Developing film for scanning

Discuss all aspects of B&W Film.

Moderator: Black & White Moderators

Post Reply
stevierose
Posts: 2
Joined: Fri Dec 27, 2019 5:23 am

Developing film for scanning

Post by stevierose »

Hello!
I am new to this forum and just learning it's customs, so if my question is not appropriate for this forum please let me know.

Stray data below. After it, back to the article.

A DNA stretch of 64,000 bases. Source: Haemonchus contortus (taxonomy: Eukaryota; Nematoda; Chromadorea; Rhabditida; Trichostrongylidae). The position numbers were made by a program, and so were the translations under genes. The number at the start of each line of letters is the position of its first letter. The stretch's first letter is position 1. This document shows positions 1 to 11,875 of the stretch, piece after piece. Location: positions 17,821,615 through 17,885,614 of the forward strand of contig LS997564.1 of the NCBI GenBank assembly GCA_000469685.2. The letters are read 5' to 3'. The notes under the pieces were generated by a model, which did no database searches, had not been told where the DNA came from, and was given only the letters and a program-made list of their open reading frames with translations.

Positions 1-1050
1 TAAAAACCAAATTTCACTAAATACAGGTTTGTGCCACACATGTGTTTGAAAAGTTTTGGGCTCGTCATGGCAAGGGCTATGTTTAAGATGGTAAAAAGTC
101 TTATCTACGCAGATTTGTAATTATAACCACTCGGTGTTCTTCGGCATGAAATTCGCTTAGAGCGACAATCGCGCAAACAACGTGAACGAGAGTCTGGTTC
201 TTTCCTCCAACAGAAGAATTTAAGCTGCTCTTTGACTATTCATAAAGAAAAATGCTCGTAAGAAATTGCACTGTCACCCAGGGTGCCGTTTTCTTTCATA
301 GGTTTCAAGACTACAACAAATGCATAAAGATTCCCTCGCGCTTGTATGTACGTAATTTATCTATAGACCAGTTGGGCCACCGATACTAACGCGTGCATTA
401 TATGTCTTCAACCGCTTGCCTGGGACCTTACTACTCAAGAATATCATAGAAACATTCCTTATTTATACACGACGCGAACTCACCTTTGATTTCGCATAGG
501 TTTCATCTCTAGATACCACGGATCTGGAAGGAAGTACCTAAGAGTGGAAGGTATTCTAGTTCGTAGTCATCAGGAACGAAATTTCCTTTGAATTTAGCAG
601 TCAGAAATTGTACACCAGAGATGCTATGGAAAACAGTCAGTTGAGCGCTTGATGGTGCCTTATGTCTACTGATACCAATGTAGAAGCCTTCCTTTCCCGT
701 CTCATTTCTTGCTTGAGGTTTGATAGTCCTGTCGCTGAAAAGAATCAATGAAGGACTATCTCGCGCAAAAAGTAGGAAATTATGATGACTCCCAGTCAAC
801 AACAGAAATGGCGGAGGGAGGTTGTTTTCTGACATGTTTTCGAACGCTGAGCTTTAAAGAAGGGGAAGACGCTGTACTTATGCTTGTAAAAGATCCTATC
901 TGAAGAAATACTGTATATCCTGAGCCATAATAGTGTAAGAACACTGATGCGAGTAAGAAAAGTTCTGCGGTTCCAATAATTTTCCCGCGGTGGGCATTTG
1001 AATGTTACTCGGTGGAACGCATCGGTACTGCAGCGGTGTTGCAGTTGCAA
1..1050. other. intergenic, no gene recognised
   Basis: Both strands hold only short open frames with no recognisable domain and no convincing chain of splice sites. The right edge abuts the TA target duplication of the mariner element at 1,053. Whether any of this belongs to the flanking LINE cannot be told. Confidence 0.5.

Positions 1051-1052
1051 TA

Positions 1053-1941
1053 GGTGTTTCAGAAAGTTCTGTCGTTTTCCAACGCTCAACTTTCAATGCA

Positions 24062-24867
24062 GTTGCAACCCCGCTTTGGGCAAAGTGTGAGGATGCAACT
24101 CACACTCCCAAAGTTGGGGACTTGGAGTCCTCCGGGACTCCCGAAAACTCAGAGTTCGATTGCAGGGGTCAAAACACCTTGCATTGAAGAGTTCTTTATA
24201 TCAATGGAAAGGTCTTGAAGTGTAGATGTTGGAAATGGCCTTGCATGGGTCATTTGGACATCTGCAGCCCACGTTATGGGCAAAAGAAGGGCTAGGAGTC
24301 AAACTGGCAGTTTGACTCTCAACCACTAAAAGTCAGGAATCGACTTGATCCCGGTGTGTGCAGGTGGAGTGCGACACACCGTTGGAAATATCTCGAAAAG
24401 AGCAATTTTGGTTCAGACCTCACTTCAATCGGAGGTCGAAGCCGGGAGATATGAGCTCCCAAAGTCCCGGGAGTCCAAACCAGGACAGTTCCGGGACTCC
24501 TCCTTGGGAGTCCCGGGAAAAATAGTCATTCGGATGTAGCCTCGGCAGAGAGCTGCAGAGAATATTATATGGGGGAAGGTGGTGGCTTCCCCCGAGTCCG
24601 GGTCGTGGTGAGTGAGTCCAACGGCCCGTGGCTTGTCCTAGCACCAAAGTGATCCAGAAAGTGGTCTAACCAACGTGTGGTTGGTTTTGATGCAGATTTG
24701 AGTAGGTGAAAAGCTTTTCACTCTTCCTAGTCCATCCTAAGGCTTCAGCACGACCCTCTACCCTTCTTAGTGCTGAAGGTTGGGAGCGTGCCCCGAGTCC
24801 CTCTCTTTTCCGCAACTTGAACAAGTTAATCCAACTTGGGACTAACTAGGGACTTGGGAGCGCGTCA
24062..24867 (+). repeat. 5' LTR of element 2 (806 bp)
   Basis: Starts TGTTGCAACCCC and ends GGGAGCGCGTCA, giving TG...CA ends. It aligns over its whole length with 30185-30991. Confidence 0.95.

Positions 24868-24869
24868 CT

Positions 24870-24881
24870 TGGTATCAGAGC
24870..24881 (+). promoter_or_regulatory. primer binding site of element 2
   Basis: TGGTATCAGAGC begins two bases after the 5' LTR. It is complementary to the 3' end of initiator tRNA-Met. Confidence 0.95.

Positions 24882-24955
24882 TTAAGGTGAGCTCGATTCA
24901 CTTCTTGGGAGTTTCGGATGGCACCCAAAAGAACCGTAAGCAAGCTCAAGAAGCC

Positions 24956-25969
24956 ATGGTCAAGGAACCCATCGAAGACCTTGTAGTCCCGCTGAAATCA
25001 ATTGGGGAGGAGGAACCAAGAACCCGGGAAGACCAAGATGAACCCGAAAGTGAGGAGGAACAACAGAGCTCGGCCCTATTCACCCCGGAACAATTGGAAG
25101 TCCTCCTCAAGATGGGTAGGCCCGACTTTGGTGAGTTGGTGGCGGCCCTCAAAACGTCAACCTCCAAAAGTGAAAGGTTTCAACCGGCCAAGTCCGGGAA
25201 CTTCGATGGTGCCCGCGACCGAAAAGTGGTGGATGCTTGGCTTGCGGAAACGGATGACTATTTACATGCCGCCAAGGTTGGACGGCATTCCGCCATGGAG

I took my first darkroom course in 1971 but with the time demands of family and career gave up on wet darkroom work in the 90's when I first switched to shooting transparencies and scanning them, using Photoshop for image adjustments and then printing digitally. Later I switched to digital cameras. A few years ago I was looking at some of the wonderful old cameras I had kept in my cabinet--they are mechanical marvels, like swiss watches, that are a pleasure to shoot. I decided I wanted to start using them again by shooting BW film, developing it myself, and then scanning it with the goal of digital printing. Along the way I became intrigued by the history of BW films and film development and by the nearly infinite possibilities it offers. I live near a major university and have access to its libraries which have a large collection of books on these topics going back over a century as well as access to journals--so I have enjoyed going down this rabbit hole. Yesterday I received my copy of the second edition of the Film Developing Cookbook and spent several hours reading it last night and this morning with pleasure.